We always use an automatic divergence slit system, but it is possible
to record an X-ray powder diffraction pattern using a fixed divergence
slit. This has a very significant effect on the intensities in the lower
2q region, say below 20o 2q. 'Automatic' data can be converted
to FIXED, and 'fixed' data can be converted to 'AUTOMATIC'. To enable comparison,
especially with intensity data from the Powder Diffraction Database, all
data should be FIXED. This conversion is performed on all our data by default.
All samples, including tablets, should be ground using mortar and pestle up to the point when a marked decrease in friction is experienced. At this point, which is fairly reproducible, the average crystallite size is normally at its optimum for X-ray powder diffraction analysis. However, it is difficult to get similar distributions in particle size for samples differing largely in composition and crystal habit, especially when harder and softer components are mixed. A mixture or a sample in which the average crystallite size is already smaller then the optimum size as a result of the production process, which may be the case for tablets, can result in a sub-optimal average crystallite size. This will result in a broadening of the diffraction line profiles.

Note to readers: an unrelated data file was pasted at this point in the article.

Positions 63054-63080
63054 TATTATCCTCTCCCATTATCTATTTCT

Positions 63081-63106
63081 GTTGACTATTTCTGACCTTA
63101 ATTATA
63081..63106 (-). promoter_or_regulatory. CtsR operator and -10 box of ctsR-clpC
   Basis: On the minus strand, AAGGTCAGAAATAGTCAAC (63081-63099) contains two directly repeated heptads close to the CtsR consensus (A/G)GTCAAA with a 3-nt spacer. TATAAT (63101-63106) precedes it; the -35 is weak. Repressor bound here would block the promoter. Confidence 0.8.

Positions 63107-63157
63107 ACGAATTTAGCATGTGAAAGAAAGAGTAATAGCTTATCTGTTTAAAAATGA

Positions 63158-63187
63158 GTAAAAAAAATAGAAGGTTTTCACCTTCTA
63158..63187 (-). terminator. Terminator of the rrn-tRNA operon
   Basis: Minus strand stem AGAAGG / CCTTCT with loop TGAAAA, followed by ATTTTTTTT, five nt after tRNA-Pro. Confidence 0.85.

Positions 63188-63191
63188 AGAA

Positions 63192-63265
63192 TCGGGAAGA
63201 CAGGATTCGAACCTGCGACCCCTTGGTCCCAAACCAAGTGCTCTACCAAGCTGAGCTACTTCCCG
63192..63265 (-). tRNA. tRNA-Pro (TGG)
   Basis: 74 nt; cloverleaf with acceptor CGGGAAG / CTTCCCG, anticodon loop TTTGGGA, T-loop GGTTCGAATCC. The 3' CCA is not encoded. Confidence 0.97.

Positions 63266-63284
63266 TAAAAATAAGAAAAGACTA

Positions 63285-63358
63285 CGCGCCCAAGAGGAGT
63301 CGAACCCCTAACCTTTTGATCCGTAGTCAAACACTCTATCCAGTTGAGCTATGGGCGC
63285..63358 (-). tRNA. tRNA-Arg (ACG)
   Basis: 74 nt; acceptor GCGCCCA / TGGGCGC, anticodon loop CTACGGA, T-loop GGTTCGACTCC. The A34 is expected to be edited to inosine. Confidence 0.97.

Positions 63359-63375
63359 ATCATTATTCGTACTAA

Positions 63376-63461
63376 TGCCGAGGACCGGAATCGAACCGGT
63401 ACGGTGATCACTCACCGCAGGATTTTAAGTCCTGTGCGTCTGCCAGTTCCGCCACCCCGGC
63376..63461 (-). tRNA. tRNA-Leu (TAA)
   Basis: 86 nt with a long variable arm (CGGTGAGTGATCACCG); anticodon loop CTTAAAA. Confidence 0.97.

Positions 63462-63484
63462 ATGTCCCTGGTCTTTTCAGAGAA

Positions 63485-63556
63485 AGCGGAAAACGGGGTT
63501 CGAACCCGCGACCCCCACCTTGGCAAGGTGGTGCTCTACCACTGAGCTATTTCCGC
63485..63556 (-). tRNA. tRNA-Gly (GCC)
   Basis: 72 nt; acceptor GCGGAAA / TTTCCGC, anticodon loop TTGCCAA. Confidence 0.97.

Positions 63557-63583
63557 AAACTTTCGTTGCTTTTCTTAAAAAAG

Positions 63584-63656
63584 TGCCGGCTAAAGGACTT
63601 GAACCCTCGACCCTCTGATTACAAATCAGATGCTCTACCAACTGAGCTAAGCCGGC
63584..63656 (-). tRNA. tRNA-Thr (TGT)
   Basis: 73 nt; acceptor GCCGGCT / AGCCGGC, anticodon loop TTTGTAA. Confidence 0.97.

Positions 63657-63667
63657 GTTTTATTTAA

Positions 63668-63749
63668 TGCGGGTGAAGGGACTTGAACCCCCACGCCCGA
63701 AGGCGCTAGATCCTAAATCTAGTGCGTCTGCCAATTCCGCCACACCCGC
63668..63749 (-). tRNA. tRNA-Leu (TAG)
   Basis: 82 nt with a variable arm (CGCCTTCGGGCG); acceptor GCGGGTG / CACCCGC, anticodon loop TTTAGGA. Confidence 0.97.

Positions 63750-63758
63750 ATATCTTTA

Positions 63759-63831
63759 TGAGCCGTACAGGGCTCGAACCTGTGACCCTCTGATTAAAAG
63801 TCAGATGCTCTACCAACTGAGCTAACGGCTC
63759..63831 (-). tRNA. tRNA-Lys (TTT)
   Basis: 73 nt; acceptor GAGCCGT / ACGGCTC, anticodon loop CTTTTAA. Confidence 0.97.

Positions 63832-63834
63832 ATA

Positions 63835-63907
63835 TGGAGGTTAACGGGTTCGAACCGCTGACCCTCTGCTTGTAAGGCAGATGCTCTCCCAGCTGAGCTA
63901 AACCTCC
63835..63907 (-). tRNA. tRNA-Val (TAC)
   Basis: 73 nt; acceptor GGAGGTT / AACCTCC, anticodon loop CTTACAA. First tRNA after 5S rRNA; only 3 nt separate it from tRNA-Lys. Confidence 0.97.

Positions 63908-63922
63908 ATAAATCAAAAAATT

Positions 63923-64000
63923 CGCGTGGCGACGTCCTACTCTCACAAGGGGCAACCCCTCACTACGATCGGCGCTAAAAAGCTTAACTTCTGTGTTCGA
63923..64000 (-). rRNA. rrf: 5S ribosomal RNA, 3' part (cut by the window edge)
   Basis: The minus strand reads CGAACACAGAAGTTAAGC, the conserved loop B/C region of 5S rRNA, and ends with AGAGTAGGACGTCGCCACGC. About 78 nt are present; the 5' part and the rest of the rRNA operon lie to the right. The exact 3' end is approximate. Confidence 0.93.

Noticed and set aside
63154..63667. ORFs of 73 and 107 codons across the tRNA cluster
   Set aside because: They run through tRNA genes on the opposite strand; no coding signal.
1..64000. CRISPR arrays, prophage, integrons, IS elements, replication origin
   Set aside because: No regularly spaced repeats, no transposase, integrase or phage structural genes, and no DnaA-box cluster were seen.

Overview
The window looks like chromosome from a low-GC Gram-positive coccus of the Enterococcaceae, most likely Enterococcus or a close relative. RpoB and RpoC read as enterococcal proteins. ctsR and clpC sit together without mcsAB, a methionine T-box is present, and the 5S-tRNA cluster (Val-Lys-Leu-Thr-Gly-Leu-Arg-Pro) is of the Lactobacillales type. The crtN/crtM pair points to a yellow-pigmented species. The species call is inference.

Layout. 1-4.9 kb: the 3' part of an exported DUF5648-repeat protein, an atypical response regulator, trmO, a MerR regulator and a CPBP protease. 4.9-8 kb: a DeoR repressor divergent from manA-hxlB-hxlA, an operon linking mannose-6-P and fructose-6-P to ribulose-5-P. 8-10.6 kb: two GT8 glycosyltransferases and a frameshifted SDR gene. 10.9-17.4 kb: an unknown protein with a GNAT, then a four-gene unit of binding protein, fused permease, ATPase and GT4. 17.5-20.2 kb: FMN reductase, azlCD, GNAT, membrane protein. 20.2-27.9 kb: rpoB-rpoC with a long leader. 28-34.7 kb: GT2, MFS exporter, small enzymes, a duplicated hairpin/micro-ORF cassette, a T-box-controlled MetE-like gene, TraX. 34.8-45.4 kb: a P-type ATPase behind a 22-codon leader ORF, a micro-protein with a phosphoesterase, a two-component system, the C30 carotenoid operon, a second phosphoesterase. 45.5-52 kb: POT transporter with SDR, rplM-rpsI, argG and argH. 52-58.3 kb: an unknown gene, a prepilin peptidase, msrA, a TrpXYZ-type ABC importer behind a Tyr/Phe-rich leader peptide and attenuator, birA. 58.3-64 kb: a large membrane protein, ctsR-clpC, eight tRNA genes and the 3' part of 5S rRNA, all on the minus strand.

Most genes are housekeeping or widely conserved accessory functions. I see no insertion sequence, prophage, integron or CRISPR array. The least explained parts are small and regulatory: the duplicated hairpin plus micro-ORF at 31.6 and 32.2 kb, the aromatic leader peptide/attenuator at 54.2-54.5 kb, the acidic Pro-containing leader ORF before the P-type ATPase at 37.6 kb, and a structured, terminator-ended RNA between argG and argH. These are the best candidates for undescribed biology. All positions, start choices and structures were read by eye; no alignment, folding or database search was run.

After grinding the powder can be 'loosened' to remove any clustering, and be
fixed to a silicon single crystal substrate using a minimal amount of amorphous
vaseline. The powder should be spread out over the surface as evenly as possible.
To avoid preferred orientation in the sample no unnecessary force should be applied
to fix the powder to the vaseline.
All X-ray powder diffraction patterns can be measured according to a standard procedure which can be established based on a number of trial runs to find the optimum parameters. The parameters mainly include the scan range (the angular range in which usefull information is present) and the scan time needed to collect reliable data.
The use of standard parameters facilitates the comparison of experimental results, and the standard scan range covers the angular range reported in the literature that is used in the discussion of the results.
The following settings can be used for a standard measuring procedure:
Start angle (2q): 3.0o
End angle (2q): 90.0o
Scan step width: 0.02o
Scan type: continuous
Scan step time: 2.50 seconds